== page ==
By Ben Lawson
Among all the changes coming to Seymour Middle School this year, one thing remaining constant will be Dr. Faye Nelson’s enthusiasm for her students.
During her 10 years as principal, Nelson has seen many changes not only in her school, but in education practices. This year, she and assistant principals Amy Quincy and David Loy will be undertaking new teacher evaluations.
For veteran teachers, this will entail four evaluations throughout the year totaling several hours. For Nelson, who was a career ladder evaluator for the state from 1992-1993, this will be a familiar experience.
“I feel very comfortable with this evaluation system,” she said. “These changes can be positive.”
The student experience has changed, too. For the last three years, the school has had access to two part time nurses who are able to assess student illnesses, and consult with parents and physicians about treatment on site, even writing prescriptions.
“It’s a phenomenal system,” Nelson said. “It helps keep students in school.”
Another change she is particularly proud of is the new technology aimed at keeping the learning experience cutting edge. This includes Mimio and Promethean smart boards in several classrooms.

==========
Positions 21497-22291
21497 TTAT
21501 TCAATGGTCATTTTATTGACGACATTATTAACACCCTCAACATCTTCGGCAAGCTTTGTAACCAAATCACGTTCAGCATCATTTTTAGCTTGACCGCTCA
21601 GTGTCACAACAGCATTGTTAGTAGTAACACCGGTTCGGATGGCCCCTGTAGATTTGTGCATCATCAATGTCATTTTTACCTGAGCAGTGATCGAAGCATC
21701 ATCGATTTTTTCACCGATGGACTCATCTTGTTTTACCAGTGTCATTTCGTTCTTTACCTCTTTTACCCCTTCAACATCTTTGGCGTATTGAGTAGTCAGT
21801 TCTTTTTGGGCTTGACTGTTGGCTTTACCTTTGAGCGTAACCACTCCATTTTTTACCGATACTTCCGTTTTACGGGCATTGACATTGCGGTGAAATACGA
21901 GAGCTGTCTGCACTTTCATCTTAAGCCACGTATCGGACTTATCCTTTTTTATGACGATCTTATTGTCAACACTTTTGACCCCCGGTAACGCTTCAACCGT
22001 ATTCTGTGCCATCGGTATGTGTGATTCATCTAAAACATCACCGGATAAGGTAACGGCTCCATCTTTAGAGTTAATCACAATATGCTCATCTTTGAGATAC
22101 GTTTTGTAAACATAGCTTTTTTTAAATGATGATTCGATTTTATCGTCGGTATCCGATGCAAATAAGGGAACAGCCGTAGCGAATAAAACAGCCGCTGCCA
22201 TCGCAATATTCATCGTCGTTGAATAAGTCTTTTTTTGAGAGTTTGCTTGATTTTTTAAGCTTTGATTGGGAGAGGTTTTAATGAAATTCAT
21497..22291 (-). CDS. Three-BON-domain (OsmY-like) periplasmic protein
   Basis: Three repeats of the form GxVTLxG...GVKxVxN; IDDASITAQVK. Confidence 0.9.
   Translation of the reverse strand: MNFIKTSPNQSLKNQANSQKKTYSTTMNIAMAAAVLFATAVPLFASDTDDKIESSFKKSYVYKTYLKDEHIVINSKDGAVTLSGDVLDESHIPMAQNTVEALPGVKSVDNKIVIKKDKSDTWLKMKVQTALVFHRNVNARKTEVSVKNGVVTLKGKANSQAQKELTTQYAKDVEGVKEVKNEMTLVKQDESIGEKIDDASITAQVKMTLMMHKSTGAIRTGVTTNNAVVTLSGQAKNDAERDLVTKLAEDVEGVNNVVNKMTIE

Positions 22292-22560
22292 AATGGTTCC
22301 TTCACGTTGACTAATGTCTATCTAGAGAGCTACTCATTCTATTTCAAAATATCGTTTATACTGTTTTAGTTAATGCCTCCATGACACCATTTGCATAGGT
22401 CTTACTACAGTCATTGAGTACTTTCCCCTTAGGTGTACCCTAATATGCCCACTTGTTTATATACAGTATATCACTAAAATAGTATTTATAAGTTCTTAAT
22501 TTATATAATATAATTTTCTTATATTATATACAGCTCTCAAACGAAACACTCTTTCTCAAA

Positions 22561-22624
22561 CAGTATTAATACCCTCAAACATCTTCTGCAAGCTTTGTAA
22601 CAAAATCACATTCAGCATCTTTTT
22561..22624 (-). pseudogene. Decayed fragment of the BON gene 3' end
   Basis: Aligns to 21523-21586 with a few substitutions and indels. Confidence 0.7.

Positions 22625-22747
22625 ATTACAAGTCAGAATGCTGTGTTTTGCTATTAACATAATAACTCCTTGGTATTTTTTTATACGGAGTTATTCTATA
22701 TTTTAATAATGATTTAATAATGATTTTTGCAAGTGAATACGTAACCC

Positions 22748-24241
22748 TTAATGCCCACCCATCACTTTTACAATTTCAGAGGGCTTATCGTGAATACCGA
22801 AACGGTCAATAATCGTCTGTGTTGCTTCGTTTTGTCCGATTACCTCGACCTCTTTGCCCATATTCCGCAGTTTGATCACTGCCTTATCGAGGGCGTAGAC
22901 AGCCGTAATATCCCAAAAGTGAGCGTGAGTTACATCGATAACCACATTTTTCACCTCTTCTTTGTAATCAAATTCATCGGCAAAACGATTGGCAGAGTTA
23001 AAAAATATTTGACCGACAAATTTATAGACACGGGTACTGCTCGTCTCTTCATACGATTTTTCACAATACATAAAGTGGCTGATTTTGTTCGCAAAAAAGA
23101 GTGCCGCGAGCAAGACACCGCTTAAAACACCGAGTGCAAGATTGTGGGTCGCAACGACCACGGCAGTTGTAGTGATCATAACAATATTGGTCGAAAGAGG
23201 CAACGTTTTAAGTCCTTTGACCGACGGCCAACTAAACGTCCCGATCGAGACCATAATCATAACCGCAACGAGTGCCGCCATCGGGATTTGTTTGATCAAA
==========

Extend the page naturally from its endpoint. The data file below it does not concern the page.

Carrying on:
The interactive white boards are not cheap, but the teachers who currently have access use them every day. Nelson hopes to eventually have them in each classroom.
This year will also mark the debut of the school’s new computer lab, which will be outfitted with 25 brand new computers thanks to a grant awarded to the county.
“We’re constantly upgrading technology and making the teachers and students lives more exciting,” Nelson said.
Updating the school, including getting air conditioning for the gym for the first time in 12 years, happens during the summer since school can be a hectic time for a principal, with no two days exactly the same.
When she first took the position, some of the best advice came from high school Principal Greg Clark, who stressed that getting clerical work finished early was a necessity. This didn’t faze Nelson.
“How true that is,” she said. “I love it. I love the challenge.”
Nelson didn’t originally go into education aiming for an administration position until Bill Smith suggested it.
“Oh, that does not look like much fun to me,” was her initial response.
Now there is nowhere else she would rather be. Nelson develops a strong rapport with her students, treating them the way she wants her four granddaughters treated, which includes special activities such as the History Club’s trips to Washington D.C.
“The administration has got to be the heartbeat of the school,” she said.
Admin at the Heart of Learning
By Ben Lawson